Previous books by Jonathan Shay and Edward Peck have made this point in unforgettable fashion, and their books have offered suggestions for how the afflicted veteran might find some respite from the universal curse of moral injury, or damage, from the experience of war. Indeed, Jonathan Shay, MD and PhD, has contributed an afterword to this book.

Sadly, the author has offered little remedy to the veteran experiencing a crisis of moral conscience. In his final chapter, titled Conclusion, Meager throws up his hands and declares that making war is a universal and undeniable aspect of the nature of all mankind. Pacifists are "selfish" because they fail to take part in the community's struggles, and the conclusion he reaches is that communities and nations will always require the active participation of their citizens. He quotes a mysterious, unidentified William James, who suggested in his last public utterance over a century ago, that "common service might serve to patch together our torn national fabric, rent by faction, fear, and contempt," and create "the moral equivalent of war."

Indeed, "pacifism offers no viable or persuasive substitute for the unstinting idealism, discipline, courage, self-sacrifice, and fierce, intimate loyalty instilled and exemplified in military training and service." The ultimate answer to the dilemma of moral damage from war is, Meager states, universal service required of all young people! They may be assigned to "address the needs of a peaceful nation," he suggests, "from building roads to hauling away the garbage." I was, to put it mildly, appalled and amazed! There is no mention of the damage modern weapons do to human bodies.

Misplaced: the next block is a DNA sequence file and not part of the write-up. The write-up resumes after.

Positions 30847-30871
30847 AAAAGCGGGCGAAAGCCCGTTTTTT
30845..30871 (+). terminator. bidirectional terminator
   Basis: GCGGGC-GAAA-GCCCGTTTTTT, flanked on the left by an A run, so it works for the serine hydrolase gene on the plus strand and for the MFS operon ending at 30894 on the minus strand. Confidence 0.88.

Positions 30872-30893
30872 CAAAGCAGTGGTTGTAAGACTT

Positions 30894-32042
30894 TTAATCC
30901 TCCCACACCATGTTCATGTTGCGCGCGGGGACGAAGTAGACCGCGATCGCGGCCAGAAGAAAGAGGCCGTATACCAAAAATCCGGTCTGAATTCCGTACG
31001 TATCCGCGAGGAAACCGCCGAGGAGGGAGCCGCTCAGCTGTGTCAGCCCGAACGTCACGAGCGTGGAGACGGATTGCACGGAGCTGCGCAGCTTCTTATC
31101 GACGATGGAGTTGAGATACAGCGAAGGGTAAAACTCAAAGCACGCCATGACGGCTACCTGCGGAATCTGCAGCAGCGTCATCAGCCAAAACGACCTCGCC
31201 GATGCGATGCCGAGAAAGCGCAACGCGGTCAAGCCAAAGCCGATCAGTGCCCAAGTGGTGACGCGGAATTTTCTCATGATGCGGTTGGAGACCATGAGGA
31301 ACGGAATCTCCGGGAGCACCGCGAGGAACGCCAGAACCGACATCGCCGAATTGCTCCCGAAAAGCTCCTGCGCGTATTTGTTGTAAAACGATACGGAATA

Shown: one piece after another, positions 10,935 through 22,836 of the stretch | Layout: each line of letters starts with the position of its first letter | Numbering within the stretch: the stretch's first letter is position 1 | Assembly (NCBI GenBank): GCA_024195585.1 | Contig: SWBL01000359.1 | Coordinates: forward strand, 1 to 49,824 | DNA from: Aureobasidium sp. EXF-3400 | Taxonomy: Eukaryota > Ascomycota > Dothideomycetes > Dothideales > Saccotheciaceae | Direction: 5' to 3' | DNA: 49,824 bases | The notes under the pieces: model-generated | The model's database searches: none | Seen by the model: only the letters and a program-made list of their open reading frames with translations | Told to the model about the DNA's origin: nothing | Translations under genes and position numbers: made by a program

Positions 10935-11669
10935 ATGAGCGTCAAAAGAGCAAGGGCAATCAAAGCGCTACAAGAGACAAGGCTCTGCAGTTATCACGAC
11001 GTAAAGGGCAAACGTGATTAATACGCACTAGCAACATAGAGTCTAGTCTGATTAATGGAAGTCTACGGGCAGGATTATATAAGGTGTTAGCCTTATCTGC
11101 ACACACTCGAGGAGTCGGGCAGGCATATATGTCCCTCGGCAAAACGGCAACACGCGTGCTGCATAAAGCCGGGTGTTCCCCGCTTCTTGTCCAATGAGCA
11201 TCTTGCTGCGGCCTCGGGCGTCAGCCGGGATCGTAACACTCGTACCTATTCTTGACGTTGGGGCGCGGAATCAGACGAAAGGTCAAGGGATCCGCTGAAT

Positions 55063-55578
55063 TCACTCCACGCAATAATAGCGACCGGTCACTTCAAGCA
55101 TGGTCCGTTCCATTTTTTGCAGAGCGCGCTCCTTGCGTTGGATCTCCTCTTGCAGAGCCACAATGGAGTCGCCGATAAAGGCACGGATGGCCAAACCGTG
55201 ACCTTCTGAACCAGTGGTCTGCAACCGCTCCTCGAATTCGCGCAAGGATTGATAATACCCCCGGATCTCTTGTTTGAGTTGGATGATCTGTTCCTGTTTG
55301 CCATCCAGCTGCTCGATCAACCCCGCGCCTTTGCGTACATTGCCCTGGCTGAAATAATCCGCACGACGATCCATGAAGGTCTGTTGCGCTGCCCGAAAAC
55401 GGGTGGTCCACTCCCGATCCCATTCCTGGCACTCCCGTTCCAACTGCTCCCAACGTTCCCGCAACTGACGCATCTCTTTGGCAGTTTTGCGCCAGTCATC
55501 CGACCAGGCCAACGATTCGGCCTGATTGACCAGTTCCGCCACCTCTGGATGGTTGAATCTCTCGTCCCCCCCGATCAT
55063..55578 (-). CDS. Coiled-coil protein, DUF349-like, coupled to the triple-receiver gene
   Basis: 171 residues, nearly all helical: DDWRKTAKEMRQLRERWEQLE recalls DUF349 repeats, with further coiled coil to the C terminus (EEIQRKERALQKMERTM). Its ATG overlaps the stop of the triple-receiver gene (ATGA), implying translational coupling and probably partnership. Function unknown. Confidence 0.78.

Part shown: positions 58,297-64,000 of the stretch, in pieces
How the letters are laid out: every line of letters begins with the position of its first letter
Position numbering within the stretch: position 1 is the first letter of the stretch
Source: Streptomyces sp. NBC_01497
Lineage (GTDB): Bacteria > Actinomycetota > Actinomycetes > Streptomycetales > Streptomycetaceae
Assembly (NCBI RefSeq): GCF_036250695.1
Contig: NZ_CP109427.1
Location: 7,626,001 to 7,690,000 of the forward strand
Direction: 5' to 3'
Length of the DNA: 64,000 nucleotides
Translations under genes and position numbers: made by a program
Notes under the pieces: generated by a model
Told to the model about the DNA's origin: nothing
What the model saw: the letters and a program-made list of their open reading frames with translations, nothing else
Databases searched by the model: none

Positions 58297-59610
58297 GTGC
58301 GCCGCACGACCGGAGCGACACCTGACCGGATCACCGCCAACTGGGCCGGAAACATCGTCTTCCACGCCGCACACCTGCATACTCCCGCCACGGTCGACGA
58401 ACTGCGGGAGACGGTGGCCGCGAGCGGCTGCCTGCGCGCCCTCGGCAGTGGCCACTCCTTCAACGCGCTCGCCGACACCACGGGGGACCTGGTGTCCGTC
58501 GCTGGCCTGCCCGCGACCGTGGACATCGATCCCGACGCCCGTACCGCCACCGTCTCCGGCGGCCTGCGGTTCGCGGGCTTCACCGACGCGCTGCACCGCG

There is no mention of modern American tactics and strategies, from "search and destroy" missions to carpet bombing, drone warfare, napalm, Agent Orange, depleted uranium, land mines, or ultimately, nuclear war. No, Meager seems to suggest that if everyone experiences these disastrous weapons and tactics, and if everyone witnesses the death, destruction, and suffering that they impose upon human beings wherever the powers find it necessary to wage wars, the common experience will eliminate the mental and moral effects and result in a nation of young warriors that will be idealistic, disciplined, courageous, and possessed of a "fierce, intimate loyalty."

VVAW is, basically, an organization of war veterans who oppose the great war machine as we seek to find solace and comfort for all our brothers who have experienced the horrors of modern war. There is nothing in this book to indicate that Mr. Meager has ever experienced war. He has gathered his opinions in a variety of classrooms on America's tree-lined college campuses. How sad that he feels such contempt for the many young students he has encountered throughout his career. I suppose his advice to Noah Pierce's grieving mother would be to urge her surviving children to enlist, even as he urges the re-establishment of local draft boards. Really? As I am composing this review, the stereo is playing Crosby, Stills, Nash and Young's American Dream album. From a song titled Soldiers of Peace written by Graham Nash, Craig Doerge, and Joe Vitale, I am encouraged to hear:

So come all you warriors who live for the fight,
Come listen to somebody, someone who might
Have been there before you and they have the right,
They've been dying to tell you the score.
The old warriors don't want you to hurt anymore.
Soldiers of peace are not fighting a war.
No more, no more, no more, no more.

Two more Americans were killed in Afghanistan this week. Why? You don't put out a fire by throwing more fuel at the blaze. I am proud to be a member of VVAW and join with a decent and sensible group of fellow vets who deal with horrific memories by standing up and joining the chorus. No more, no more, no more, no more. Not my grandchildren! And, not yours! We are Vietnam Veterans Against the War.



John Ketwig is a lifetime member of VVAW. He is the author of …and a hard rain fell, and a new book, recently published, Vietnam Reconsidered: The War, the Times, and Why They Matter.